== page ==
The Wild Card was to debut in 1994, but a strike wiped out the postseason, so it came into being in 1995.
Ninety-two teams have won 100 or more games in a season, and only eight of them did not qualify for the postseason. Only two have come up short since the addition of the League Championship Series in 1969: the '93 Giants and the 1980 Orioles, who at 100-62 finished three games behind the Yankees.
The 1909 Cubs were 104-49 but finished second to the Pirates (110-42). The 1942 Brooklyn Dodgers were 104-50, two games back of the Cardinals. The 1954 Yankees won 103 games but finished eight games behind the Indians.
Other teams to win 100 or more games but stayed home were the 1962 Dodgers, who went 102-63, including a win and two losses in a playoff against the Giants for the NL pennant; the 1961 Tigers, 101-61 but eight games behind the Yankees; and the 1915 Tigers, 100-54, 2 1/2 games behind Boston.
Of the 84 100-win teams that advanced to the postseason, 34 won the World Series, 29 lost in the World Series, 10 were eliminated in the Division Series and 11 in the LCS.
MANAGING JUST FINE
The Giants' Bruce Bochy is in the World Series for the fourth time as a manager. He won with San Francisco in 2010 and 2012 but came up short with San Diego in 1998. Bochy will attempt to become the 10th manager in Major League history to guide a team to a World Series title at least three times.
The nine who have won three or more are all in the Hall of Fame: Joe McCarthy and Casey Stengel (seven each), Connie Mack (five) Walter Alston and Joe Torre (four each), and Miller Huggins, Sparky Anderson, Tony La Russa and John McGraw (three each).
McCarthy, Stengel, Torre and Huggins all won their championships while managing the Yankees. Mack managed the Philadelphia A's, Alston the Dodgers, McGraw the New York Giants, Anderson the Reds twice and Tigers once and La Russa the Cardinals twice and A's once.
This is the second World Series featuring two Wild Card teams. The Giants lost to the Angels in 2002 and are the second team to advance to the postseason as a Wild Card twice. The Marlins were Wild Card entrants when they won the World Series in 1997 and 2003.
In addition to the Marlins and Angels, Wild Cards to win a World Series include the Red Sox in 2004 and the Cardinals in 2011. Wild Cards to lose in the World Series have been the Giants in 2002, Mets in 2000, Astros in 2005, Tigers in 2006 and Rockies in 2007.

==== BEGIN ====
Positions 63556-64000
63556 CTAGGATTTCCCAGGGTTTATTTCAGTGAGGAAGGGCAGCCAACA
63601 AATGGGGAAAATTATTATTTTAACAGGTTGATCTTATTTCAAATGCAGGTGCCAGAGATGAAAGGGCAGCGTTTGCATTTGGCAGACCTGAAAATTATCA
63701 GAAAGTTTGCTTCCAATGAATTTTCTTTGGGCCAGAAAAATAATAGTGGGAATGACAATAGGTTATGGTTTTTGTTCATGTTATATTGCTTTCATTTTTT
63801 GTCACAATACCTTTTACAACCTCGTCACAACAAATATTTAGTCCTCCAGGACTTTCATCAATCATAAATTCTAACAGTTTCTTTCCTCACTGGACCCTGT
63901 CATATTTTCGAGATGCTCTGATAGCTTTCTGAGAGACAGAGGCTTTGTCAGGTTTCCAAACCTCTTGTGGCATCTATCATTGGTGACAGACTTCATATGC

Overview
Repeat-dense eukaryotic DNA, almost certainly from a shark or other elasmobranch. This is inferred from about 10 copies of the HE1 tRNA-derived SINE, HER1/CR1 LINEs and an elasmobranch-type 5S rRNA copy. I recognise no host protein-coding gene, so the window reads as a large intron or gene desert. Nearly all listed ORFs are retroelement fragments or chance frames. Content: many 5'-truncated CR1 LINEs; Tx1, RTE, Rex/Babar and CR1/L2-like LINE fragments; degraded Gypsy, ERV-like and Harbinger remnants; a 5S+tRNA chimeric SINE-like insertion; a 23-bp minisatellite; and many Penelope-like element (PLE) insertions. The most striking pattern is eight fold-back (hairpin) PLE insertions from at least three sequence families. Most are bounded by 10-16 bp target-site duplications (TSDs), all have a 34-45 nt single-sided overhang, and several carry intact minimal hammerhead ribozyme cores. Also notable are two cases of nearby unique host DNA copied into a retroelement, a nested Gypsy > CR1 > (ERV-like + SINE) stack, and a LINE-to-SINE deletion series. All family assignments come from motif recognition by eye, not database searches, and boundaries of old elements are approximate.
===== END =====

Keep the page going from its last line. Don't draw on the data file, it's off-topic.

The Royals not only have ended a 29-year absence from the postseason, dating back to their 1985 World Series victory, they can also end their World Series championship drought.
There are 11 teams who have longer current World Series droughts than the Royals.
The Cubs have gone 106 years without a title, the Indians 66 years, the Pirates 35 years, the Orioles 31 years and the Tigers 30 years.
The Rangers, born of expansion in 1961, are now at 54 years and counting. The Astros, an expansion product in 1962, have been in existence 53 years without a World Series championship. The Brewers, Padres and Nationals, all created out of expansion in 1969, are at 45 years without a championship. The Mariners have been in existence 38 seasons without a trip to the Fall Classic.
The Angels (2002), Marlins, Mets (1986, 1969), Royals, Blue Jays (1992-93) and Diamondbacks (2001) are the expansion teams to win world championships.
There have been 77 players, 41 of them pitchers, who have appeared in a regular-season game for both the Royals and Giants, according to Baseball-Reference.com. Only two will be on this year's World Series roster: Giants left-handed reliever Jeremy Affeldt and outfielder Gregor Blanco. Affeldt has been with the Giants since 2009. He broke in with the Royals and played for them from 2002-06. Blanco, who has been with the Giants since 2012, played for the Royals in 2010.
• The Royals' 8-0 start to the postseason is the best ever. Only 13 teams have gone through a postseason unbeaten, according to STATS Inc. The 1976 Reds were 7-0, sweeping the best-of-three NLCS and then the World Series. Twelve other teams were 4-0, sweeping a World Series, all prior to 1969, when the postseason was expanded to include the LCS. Beginning with the final three games of the 1985 World Series, the Royals have won 11 in a row, one shy of the postseason record held by the Yankees in 1927-32 and again in 1998-99.
• The Giants' .192 batting average against this postseason is the fifth-lowest by a team that played at least four games since the playoffs were expanded in 1969. The Orioles allowed a .183 average in 1974; the Braves .188 in 1997; Astros .189 in 1986 and the Mets .190 in 1969. The Mets are the only one of the four that won the World Series. The Orioles and Astros were eliminated in the LCS. The Braves lost in the NLCS.
• The Giants have won seven World Series, fifth-most in history and second-most among NL teams. The Yankees have won 27, Cardinals 11, A's nine, and Red Sox eight.